Tuesday, 9 October 2012

The garden on Thanksgiving and planting garlic

It really felt like the season changed from early to late fall this Thanksgiving weekend. The trees were ablaze on Saturday and Sunday, the skies moody with clouds punctuated by pockets of sun. And then it went down to -6C over Sunday night. By Monday morning you could actually hear the trees raining their frost rimed leaves.
Late afternoon on Thanksgiving weekend

This was the turning point weekend. Some vegetables like kale, carrots, beet greens and leeks appreciate a bit of frost to bring out their sweetness. There is always a bit of uncertainty about when to harvest winter squash; people seem sharply divided about whether it is just before or after a light frost.  Regardless of the point of view, this seemed like the time to bring in any squashes left in the garden.
Bull's Blood Beet Greens

There was no question about the snap and shelling beans. I picked what were ready on Saturday and by Monday morning those left on the plants had turned to mush.
The new greens bed

The greens have made a comeback; heirloom lettuces, spinach, sorrel, even some self seeded peas.  They will withstand ground frost and keep growing, albeit a little modestly, until the ground freezes hard and daytime temperatures hover close to 0C. All spring and summer I kept seeding kale and mustard. The germination rate was minimal and those few that did grow were ravaged by insect damage. The past few weeks we have had the cool temperatures and moisture they have been craving all along. Their happiness shows in the big, deeply coloured leaves with almost no insect damage. It's interesting how over and over again the healthiest plants have little problem with insects. It is always the weak and sickly plants that are then further disadvantaged by damage from pests and diseases.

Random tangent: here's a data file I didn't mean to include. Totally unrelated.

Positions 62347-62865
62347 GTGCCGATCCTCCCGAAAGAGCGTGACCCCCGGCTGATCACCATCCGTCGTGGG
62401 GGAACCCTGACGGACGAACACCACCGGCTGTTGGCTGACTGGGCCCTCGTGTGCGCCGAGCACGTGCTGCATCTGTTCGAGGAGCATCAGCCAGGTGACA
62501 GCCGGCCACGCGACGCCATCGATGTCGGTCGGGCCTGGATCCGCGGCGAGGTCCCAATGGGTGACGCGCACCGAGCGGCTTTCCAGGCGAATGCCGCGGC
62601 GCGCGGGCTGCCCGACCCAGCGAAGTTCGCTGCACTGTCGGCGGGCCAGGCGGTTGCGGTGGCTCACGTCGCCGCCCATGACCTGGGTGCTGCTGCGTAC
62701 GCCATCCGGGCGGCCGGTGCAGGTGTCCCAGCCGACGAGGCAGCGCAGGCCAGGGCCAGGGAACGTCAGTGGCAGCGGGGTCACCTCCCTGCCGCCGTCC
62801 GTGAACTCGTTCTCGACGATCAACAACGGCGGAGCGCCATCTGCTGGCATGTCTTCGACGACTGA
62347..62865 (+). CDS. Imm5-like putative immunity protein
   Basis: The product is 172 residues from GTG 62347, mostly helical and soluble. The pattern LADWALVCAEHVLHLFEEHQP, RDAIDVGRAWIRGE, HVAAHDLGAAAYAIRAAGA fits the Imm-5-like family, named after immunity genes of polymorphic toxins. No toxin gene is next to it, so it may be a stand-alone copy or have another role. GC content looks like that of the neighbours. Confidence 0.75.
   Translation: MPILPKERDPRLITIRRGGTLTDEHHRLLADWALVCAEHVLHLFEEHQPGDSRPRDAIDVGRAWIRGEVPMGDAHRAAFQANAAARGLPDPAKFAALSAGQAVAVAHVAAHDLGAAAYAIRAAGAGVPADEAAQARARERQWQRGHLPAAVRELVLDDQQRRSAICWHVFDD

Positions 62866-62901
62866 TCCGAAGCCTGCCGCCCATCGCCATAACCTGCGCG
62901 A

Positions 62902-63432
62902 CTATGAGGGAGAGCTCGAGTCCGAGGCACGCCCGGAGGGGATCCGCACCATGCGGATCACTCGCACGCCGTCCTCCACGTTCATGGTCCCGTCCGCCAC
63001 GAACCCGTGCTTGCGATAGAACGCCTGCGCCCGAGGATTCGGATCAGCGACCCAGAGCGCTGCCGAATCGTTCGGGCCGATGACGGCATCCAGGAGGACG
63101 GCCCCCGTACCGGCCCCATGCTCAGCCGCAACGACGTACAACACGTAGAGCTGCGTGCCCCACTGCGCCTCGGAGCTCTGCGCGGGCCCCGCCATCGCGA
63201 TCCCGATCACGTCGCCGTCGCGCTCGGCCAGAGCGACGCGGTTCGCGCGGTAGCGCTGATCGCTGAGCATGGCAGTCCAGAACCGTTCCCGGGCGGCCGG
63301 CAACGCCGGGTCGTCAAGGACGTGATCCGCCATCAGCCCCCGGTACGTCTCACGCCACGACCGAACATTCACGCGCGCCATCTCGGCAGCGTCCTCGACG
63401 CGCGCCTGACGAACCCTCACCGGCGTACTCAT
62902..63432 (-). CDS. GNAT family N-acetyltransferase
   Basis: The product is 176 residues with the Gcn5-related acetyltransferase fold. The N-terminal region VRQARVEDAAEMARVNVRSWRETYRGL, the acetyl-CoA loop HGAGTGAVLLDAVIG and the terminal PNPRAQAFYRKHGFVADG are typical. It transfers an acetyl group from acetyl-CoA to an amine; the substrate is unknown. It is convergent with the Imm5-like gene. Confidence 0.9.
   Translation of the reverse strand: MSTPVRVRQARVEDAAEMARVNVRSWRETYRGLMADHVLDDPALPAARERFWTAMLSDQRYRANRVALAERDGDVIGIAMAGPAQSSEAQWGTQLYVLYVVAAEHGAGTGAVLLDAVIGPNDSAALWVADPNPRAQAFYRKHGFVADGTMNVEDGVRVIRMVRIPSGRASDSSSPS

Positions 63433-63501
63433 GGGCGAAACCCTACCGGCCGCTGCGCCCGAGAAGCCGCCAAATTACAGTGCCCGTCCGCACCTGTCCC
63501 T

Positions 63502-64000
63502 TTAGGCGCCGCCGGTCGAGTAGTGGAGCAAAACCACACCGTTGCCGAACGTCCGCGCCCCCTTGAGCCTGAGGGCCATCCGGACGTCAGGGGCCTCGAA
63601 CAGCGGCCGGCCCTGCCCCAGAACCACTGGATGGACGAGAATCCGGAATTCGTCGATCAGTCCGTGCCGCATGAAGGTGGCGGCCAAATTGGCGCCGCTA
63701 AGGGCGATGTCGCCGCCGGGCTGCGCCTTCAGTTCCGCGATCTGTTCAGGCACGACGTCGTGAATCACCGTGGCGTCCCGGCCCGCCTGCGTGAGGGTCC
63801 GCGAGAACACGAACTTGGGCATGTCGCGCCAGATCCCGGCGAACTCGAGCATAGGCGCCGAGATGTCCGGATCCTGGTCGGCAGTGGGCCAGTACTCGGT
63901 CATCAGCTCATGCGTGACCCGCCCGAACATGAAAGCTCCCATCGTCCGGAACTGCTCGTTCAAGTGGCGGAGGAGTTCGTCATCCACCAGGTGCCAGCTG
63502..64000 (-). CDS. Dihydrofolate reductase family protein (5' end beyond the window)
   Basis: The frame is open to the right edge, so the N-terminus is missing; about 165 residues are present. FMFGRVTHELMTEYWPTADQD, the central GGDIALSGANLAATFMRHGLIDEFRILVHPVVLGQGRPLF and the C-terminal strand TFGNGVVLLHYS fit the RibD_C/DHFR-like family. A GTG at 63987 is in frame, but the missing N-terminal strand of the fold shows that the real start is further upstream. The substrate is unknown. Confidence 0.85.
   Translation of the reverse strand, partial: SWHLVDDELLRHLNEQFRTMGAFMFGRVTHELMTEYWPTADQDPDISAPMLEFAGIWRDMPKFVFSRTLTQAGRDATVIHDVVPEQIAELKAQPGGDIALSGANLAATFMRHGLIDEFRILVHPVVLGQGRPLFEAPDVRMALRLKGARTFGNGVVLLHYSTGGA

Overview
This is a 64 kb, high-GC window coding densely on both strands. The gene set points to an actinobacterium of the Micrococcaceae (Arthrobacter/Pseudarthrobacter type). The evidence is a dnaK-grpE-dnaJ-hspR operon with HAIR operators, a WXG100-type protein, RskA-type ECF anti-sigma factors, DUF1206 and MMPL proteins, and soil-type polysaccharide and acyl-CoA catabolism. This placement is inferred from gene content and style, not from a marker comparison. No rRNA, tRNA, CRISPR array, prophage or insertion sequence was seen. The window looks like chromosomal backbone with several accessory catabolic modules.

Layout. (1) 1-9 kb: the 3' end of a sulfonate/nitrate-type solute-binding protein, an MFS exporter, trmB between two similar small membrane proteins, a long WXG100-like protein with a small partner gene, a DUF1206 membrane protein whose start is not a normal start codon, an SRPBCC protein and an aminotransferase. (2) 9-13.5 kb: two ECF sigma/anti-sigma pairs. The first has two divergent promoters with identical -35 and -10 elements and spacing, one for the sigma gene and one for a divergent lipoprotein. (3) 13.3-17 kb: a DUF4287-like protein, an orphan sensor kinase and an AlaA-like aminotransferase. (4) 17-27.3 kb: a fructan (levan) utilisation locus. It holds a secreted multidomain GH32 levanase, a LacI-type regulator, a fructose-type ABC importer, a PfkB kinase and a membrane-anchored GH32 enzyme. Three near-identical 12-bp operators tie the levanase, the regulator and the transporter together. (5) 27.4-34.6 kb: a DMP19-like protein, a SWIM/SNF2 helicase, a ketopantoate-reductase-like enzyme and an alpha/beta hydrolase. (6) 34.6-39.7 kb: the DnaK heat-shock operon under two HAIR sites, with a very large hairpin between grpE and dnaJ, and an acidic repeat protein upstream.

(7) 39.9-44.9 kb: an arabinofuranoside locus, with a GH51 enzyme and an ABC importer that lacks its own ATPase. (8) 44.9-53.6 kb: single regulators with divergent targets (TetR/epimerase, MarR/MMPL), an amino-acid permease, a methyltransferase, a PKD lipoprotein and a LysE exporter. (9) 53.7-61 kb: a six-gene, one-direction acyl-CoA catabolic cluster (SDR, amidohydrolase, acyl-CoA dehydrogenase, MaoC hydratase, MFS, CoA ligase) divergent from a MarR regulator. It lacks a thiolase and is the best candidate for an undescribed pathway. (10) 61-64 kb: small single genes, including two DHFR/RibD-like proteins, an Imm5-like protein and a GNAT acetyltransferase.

Red Russian Kale

October is the month to plant garlic - with the optimum date being on the full moon. With two this year you'd think I could have managed to accommodate either the one on Oct. 1 or the blue moon on Oct. 29. But I was away at the beginning of the month. And with the heavy frost on Sunday night I felt like an anxious mother wringing my hands, wondering if the ground might be frozen solid by the end of the month. So the garlic went in on Monday.
Seed garlic, the new stock on the left and the mature heads on the right

After the freshly harvested garlic has been hung to air dry for  a couple of weeks and you're ready to store it for the winter, you choose your best heads to use as seed. It is also a good idea to plant some bulbils if you have let some of the garlic flower and go to seed. These little bulbils become new seed for the future  - a way of ensuring your stock stays healthy and is less likely to become prey to ongoing pest and disease problems.

A clove ready to be planted, flat end down
A few weeks ago I had added manure and compost to the bed destined for this year's garlic. When it was time to plant I scattered more manure in rows, then used the long handled cultivator to mix it in and loosen the soil. Each head is divided into its separate cloves. The cloves are planted a couple of inches deep with the flat part down. Garlic is really very forgiving so it is not crucial to worry about the space between cloves or the rows for that matter.
The new garlic bed clothed in its blanket of fall leaves

Other years I have planted the garlic much earlier and so have used grass clippings for mulch. This year I tried raking the leaves of the catalpa and mulberry which were close to hand and abundant. They seem a little big and fibrous compared to other deciduous leaves. But they will help keep reduce the fluctuations in temperature we experience at this time of year. And I'm going to count on them having broken down by next spring when the first green sprouts emerge. At that point the leaf mulch will help keep the weeds down. Being shallow rooted, garlic doesn't cope well with weeds. Nor do gardeners cope well with trying to hoe the weeds without uprooting the garlic we're trying to help.

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